I read a recent op-ed piece by one of the Star middle-managers as she went about defending the accuracy of a tiring and constant series of articles contained in her paper over (now) almost a full year. Those articles have been incessant and dogged. They speak about one “writer’s” vision of a scandal. The odd thing is: when I measure the Star’s focus on this single issue to that of the other dailies (the Globe, the Sun and the Post) there is no similar interest in the allegations offered in the Star.
That, to me is odd and raises questions. The other dailies have full-time professional journalists employed to gather and report news. I have not been able confirm that the writer of these articles at the Star is even a full time employee.
But, since the Star would wish us to accept each of that particular writer’s statements as factual, here is an example of the Star’s version of truthfulness. According to NAD (see above) the Star has had the SECOND LARGEST DECLINE IN READERSHIP From 2007 through 2011. NAD goes on to state that, “the Star’s overall readership declined during 2013 (at about the time that this writer launched this series of articles). The NAD points out that the Star’s readership dropped by (another) 7% in that same period.
The NAD found that during weekdays (Monday through Friday) the actually had 252,743 daily readers (CCAB/CMCA 12 months ending December 2011 / ABC Average March/September 2011, – http://upload.wikimedia.org/wikipedia/en/0/0f/Canadian_daily_newspapers_circulation_by_province_%282011%29.pdf) .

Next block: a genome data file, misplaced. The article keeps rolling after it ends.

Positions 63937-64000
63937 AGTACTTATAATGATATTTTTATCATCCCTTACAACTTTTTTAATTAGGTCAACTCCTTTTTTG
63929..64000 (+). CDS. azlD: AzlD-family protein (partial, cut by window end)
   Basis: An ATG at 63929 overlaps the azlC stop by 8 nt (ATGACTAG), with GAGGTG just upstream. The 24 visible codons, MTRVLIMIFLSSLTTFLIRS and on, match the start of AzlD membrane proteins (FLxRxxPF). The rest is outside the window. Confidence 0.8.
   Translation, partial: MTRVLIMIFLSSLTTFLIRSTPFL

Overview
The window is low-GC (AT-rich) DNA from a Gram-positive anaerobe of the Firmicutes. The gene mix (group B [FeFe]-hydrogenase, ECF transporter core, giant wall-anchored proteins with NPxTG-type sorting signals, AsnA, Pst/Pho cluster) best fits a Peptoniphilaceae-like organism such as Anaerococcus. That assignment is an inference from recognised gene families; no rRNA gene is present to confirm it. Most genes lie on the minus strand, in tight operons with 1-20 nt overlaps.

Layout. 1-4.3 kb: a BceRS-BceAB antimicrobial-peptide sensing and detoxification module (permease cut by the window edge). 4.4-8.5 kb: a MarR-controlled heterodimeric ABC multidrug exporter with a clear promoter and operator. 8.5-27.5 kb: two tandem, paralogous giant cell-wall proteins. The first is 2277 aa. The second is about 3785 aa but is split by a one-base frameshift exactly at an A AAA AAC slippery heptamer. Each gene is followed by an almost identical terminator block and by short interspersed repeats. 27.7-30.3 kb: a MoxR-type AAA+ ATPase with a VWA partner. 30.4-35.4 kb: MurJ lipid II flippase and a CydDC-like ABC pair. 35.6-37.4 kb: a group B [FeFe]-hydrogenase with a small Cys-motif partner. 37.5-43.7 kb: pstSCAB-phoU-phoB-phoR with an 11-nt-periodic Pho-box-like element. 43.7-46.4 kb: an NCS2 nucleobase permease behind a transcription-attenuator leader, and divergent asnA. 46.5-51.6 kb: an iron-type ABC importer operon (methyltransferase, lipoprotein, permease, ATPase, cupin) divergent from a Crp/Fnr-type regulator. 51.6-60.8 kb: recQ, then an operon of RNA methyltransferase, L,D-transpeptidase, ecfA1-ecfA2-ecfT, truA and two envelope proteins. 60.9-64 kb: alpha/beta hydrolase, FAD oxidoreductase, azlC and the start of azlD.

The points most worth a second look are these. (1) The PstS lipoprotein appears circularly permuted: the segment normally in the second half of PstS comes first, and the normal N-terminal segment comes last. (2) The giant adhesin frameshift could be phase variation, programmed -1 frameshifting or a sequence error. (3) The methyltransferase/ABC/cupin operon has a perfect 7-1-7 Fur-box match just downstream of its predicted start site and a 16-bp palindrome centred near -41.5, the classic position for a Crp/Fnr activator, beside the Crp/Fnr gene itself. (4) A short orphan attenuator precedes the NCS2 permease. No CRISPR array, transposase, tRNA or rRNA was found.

Do you want to measure that Star’s credibility as to its own readership numbers? The Star claims that each day, 821,000 readers in “GTA” (alone) pick up its paper.(Star Business section; Tue Apr 22 2014; http://www.thestar.com/business/2014/04/22/toronto_star_remains_countrys_mostread_paper.html)
Being a skeptic, even I can see that there is quite a difference between 252,743 daily readers (Nationally) and 821,000 readers (in the GTA).
By all means, folks should read more and inform themselves. But understand this: just because a newspaper prints a story (no matter how many times) does not make the story fact based. The near absence from the competitor dailies of the alleged “scandals” in Brampton JUST might be telling you something.
Gosh, there are numerous similar communities such as Oshawa, Richmond Hill etc. that are potential sites in which the Star can continue this plan IF readers there are as gullible as some local readers. For me, I would much prefer that this (particular) writer attempt to wrap his mind (???) around issues that we care about. The health care crisis in Brampton and how a walk-in clinic is NOT a hospital would be a great place to begin.
Then, again – it may not be the type of sizzle that would sell the steak called the Star. Note to Star editorial board: get your own numbers straight before delving into municipal financial reports..
You can follow my musings on Twitter @LlloydFournier1. Join me.